He’s Lost Control: The Bannon Brand Narrative Has Begun to Fray

His greatest feat was making the media take him seriously. 

Bannon radiates toxicity. Photo Illustration by Kaitlyn Flannagan for Observer

Steve Bannon’s influence has been mixed since the former chief strategist departed the White House in August. After successfully leading Roy Moore to triumph over the McConnell-aligned Luther Strange in the GOP primary for Alabama’s U.S. Senate seat, Bannon jockeyed to replicate this success elsewhere. Bankrolled by New York hedge fund manager and Republican megadonor Robert Mercer, Bannon courted the candidates he wanted to mold—including the founder of Blackwater’s paramilitary empire, Erik Prince—aiming to cement conservative populism’s dominance in American politics.

The media, including Observer, hyped Bannon’s “populist revolt” against establishment Republicans. Rush Limbaugh claimed Bannon was “taking over the role of the Republican Party.” Even Shark Tank star Mark Cuban texted the operative about running for president in 2020.

But in October, when Joe Bernstein’s explosive Buzzfeed report linked Bannon protégé Milo Yiannopoulos to white supremacists who were given a platform on Breitbart, Bannon’s narrative began to fray. Mercer resigned as co-CEO of Renaissance Technologies, claiming he had political views that “do not always align with Mr. Bannon’s,” and diverted his Breitbart shares to his daughter, Rebekah Mercer. An investor in The Daily Caller pressured publisher Neil Patel to have the site’s editor-in-chief fire its opinions editor, Rob Mariani, over a Yiannopoulos column the editorial staff had supported days earlier.

And now Bannon is defending Roy Moore against a wave of sexual assault allegations from women who claim the Senate candidate molested them as minors. Yiannopoulos was immediately ousted from Breitbart, when remarks which seemingly condoned pedophilia were surfaced—yet Bannon is fighting for the honor of an alleged child predator. Over the weekend, Bannon sent two Breitbart reporters to discredit Moore’s accusers.

“This is just another desperate attempt by Mitch McConnell to keep power, and it’s not going to work,” Bannon said on Monday’s episode of Breitbart News Daily. “You know, people in Alabama see through this. The good folks of Alabama are going to be able to weigh and measure this… This is an orchestrated hit from the Uniparty.”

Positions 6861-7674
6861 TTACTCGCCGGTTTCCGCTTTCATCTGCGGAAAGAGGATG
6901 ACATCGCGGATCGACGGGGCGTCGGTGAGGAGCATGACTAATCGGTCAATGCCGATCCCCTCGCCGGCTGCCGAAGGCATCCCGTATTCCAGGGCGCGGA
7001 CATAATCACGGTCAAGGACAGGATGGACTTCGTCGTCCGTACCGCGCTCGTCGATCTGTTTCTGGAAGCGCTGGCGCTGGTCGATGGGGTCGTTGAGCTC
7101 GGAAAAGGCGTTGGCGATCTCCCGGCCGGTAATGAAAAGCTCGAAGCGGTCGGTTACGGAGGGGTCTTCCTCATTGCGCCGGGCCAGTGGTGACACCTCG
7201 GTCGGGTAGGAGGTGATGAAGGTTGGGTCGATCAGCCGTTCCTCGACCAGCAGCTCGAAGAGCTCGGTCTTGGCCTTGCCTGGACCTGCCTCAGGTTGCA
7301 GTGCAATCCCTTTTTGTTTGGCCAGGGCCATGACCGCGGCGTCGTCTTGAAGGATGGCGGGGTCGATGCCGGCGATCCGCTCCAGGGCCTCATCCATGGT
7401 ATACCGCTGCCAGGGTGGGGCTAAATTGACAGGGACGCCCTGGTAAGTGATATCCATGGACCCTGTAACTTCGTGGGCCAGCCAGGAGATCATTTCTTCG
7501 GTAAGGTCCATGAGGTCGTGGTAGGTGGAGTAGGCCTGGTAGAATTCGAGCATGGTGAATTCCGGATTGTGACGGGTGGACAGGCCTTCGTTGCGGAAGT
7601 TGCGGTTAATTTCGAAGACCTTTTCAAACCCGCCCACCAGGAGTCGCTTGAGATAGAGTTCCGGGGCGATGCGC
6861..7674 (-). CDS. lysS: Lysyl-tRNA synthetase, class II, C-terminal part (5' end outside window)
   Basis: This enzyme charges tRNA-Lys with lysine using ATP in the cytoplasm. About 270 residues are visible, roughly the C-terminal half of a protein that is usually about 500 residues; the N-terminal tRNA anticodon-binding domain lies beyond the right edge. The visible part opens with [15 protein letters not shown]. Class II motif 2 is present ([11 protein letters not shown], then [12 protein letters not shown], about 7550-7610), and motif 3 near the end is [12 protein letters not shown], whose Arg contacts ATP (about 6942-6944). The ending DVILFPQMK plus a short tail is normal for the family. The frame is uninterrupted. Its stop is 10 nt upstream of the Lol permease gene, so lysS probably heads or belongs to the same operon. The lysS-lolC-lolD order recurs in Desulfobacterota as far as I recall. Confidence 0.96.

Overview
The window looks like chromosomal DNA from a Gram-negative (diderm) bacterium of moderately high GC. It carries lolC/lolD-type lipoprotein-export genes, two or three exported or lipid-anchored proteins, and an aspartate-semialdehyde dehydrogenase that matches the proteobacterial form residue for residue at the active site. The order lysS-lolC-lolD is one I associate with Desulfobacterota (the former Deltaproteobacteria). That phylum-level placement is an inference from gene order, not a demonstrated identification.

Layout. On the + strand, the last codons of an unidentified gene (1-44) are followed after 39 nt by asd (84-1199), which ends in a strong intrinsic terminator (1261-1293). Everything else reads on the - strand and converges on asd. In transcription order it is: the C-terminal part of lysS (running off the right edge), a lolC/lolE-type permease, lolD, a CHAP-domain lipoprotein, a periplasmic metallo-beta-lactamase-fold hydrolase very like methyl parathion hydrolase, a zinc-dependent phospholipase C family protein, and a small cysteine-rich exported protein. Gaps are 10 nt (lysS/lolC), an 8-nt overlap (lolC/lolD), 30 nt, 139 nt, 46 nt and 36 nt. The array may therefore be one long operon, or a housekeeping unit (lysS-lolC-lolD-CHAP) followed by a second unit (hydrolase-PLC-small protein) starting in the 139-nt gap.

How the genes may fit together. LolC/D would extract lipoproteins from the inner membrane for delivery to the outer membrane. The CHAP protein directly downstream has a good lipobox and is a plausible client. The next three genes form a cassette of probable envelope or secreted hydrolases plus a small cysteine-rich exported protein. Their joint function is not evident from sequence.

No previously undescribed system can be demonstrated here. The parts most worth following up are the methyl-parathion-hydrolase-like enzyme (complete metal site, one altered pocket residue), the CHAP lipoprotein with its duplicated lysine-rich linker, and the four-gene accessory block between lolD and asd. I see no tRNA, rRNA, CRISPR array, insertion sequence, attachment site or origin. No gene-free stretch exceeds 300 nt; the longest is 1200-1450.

Bannon has reportedly expressed doubts about Moore, making his decision to defend the candidate even more sickening. Republicans have condemned Moore’s actions (the RNC pulled out of a fundraising pact with the candidate on Tuesday), leaving Bannon alone to defend his prized racehorse.

On Monday, a spokesperson for Sheldon Adelson said the GOP megadonor would “not be supporting Steve Bannon’s efforts,” and that he instead endorsed Senate Majority Leader Mitch McConnell. Though Bannon aides told Politico they never expected Adelson’s support, the billionaire’s absence at Sunday’s Zionist Organization of America’s annual dinner was reportedly due to the operative’s attendance.

Over the past two months, Bannon has defended an accused sexual predator, given white supremacy a platform, and alienated himself from two of the Republican Party’s biggest donors. But, more important than any of that? Bannon has lost the ability to control his own narrative.

When Bannon was ousted from the White House, he framed it as a strategic play to fight on the president’s behalf. “If there’s any confusion out there, let me clear it up: I’m leaving the White House and going to war for Trump against his opponents—on Capitol Hill, in the media, and in corporate America,” he said in an interview just hours after his departure.

The media embraced this sound bite, and Breitbart hyped Bannon with favorable coverage.

Breitbart’s homepage on November 14. Screenshot from Ashley Feinberg

Never mind that Bannon left the Trump administration just days after white supremacists murdered three innocent people in Charlottesville, Va. Or that aides regularly complained about Bannon leaking White House office politics to benefit his agenda. Or the notorious infighting between Bannon and Trump’s son-in-law, Jared Kushner. Or that Bannon shamelessly appeared on the cover of TIME Magazine as “The Great Manipulator,” and told Hollywood Insider that “darkness is good” following Trump’s election.

Bannon tried to rebrand his failures as rogue Machiavellian genius, upending D.C.’s political establishment with Trump’s seal of approval. But emboldening white supremacy, defending alleged sexual predators, and dividing the GOP have tainted him.

In today’s era of unstable majorities, when multiple parties vie for dominance amid a fractured political landscape, the pied piper of conservative populism has been reduced to a Trumpian caricature. While former White House Communications Director Anthony Scaramucci stumbles embarrassingly on Twitter, Bannon’s brand poisons everything it touches.

The fringes still govern, but the ringleader splashes alone in the gutter of Breitbart’s echo-chamber. Steve Bannon’s populist insurgency may finally be ending.

Follow Davis Richardson on Twitter He’s Lost Control: The Bannon Brand Narrative Has Begun to Fray